May. 7th, 2009

kjpepper: (brat)
Back in the day I used to spend hours tucked into one corner or another of the library reading the World Book. I shit you not. I pretty much did the same damn thing I do on Wikipedia - I'd start out by looking up something for real, and then I'd be stuck there, following all of the "SEE ALSO" references. (This often meant getting up, reshelving whatever gargantuan volume I had, and getting another one. Considering the size of the M and S volumes, this counted as a workout for a seven year old.) There was also much goggling at all the pretty pictures. That's why World Book rules and Britannica drools: Pictures. LOTS OF THEM.

My obsession began pretty young, as my parents have a complete 1963 edition in the house. I used to read articles from that, then come to school and read the same articles, marveling at how much more information there was twenty five years later. (Not to mention color.) But even before I went to school and discovered the "bigger better prettier World Book than we have, Mom!" I'd just spend rainy Saturday afternoons with the edition we had. Especially the atlas. The atlas was three quarters of my own height at one point and was so bleeding heavy that I'd often have to ask mom to get it down for me. It also contained countries that didn't exist in our atlas in school. My dad's country was still called British Guiana. There was only one Korea. Thailand, depending on what map you were using, was still occasionally called Siam. Vietnam was two words, and the capital was Saigon. There were waaaaaaaaaaaaaaay too many Congos in Africa, like the various Imperialists couldn't be bothered to differentiate between the individual countries, or were all like "okay, this bit in the middle is CONGO. We'll break it up later." Other regions still had names out of one of those painful bodice ripper novels, like Zanzibar, Rhodesia, and Tangayika. Europe hadn't changed much from when I was a kid, though when I hit middle school its geography changed drastically enough to make the final round of Where in the World is Carmen Sandiego? exponentially harder.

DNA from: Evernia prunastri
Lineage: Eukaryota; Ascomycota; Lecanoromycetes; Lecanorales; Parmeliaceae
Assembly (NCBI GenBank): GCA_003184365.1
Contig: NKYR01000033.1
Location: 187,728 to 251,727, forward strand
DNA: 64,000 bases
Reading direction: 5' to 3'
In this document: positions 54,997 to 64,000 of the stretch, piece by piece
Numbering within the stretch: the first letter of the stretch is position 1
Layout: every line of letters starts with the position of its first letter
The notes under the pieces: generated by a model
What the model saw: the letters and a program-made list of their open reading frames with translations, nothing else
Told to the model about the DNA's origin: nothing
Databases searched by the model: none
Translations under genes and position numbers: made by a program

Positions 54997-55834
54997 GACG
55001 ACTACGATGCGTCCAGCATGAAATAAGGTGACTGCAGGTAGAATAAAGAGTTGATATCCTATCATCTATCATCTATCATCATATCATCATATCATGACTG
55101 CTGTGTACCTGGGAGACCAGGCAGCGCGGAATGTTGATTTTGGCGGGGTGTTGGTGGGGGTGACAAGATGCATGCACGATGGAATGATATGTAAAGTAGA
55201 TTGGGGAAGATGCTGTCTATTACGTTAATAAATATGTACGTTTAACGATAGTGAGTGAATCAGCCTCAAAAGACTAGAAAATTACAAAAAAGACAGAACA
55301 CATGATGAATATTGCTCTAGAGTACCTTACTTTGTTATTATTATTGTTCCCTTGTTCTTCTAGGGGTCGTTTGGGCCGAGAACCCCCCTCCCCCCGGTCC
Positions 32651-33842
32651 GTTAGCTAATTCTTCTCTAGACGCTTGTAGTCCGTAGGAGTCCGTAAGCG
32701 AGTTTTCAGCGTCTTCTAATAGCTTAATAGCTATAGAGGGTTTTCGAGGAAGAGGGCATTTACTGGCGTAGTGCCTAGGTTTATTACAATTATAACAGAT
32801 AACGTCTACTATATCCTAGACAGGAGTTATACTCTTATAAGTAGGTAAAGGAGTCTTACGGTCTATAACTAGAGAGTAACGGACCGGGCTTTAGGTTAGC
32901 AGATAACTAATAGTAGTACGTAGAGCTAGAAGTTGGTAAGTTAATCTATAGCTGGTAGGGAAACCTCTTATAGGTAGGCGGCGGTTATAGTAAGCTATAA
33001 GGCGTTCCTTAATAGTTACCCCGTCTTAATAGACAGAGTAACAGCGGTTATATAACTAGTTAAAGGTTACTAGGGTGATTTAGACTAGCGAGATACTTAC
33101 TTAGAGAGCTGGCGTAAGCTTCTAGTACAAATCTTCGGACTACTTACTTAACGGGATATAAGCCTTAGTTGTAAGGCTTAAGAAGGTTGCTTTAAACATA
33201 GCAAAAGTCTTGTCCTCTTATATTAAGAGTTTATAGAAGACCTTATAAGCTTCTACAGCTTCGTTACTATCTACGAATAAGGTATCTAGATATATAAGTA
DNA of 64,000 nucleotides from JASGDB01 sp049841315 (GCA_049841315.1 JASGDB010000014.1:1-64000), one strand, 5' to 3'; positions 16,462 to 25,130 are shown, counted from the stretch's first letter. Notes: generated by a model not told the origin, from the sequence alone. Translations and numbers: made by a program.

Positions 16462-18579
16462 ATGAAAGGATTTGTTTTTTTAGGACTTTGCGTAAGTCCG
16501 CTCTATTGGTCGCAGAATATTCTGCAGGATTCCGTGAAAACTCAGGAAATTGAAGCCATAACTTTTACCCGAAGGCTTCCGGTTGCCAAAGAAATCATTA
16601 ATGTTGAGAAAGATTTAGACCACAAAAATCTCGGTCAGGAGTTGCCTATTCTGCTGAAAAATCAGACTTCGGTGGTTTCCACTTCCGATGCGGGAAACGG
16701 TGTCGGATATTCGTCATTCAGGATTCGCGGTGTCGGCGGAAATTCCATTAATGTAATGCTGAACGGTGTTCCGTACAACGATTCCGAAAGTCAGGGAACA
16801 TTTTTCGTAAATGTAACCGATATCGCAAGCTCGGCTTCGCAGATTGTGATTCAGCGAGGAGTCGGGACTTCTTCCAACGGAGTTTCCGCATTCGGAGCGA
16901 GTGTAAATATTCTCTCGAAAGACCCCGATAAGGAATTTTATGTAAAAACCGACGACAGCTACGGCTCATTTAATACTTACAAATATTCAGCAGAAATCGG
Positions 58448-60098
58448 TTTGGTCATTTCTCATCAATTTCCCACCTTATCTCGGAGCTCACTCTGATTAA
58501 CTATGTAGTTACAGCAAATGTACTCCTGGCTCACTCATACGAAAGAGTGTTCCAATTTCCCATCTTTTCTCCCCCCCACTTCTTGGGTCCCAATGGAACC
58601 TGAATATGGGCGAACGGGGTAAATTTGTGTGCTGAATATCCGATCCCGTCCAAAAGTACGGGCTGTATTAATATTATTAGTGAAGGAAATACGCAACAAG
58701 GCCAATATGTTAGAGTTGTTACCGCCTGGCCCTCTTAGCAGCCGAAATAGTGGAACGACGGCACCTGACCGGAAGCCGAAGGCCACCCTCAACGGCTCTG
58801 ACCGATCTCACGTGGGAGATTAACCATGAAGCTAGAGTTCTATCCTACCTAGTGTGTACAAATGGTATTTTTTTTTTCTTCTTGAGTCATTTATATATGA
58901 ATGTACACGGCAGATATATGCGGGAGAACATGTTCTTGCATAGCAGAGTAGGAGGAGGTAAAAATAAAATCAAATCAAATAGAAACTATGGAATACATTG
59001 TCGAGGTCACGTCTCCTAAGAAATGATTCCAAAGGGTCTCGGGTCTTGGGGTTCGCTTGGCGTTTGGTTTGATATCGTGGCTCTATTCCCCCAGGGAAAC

The thing that nailed World Book's superior awesomeness, though, was a 13 volume supplement package called Childcraft. Think everything that made Zoobooks, visual dictionaries and any compilation of international fairy/folk tales cool, and make it cooler. That series is why I know how to knit, when and why the hot dog was invented, and how to make a paper airplane that flies in loops rather than straight.

I probably wouldn't drop a stack on an encyclopedia nowadays - no matter how cool World Book is, it probably doesn't include entire articles discussing The Beatles' discography - but if I had the money, I'd probably buy Childcraft. And okay, probably the atlas too. There really is something about having an atlas big enough to lay on...

Adopt one today! Adopt one today! Adopt one today! Adopt one today!

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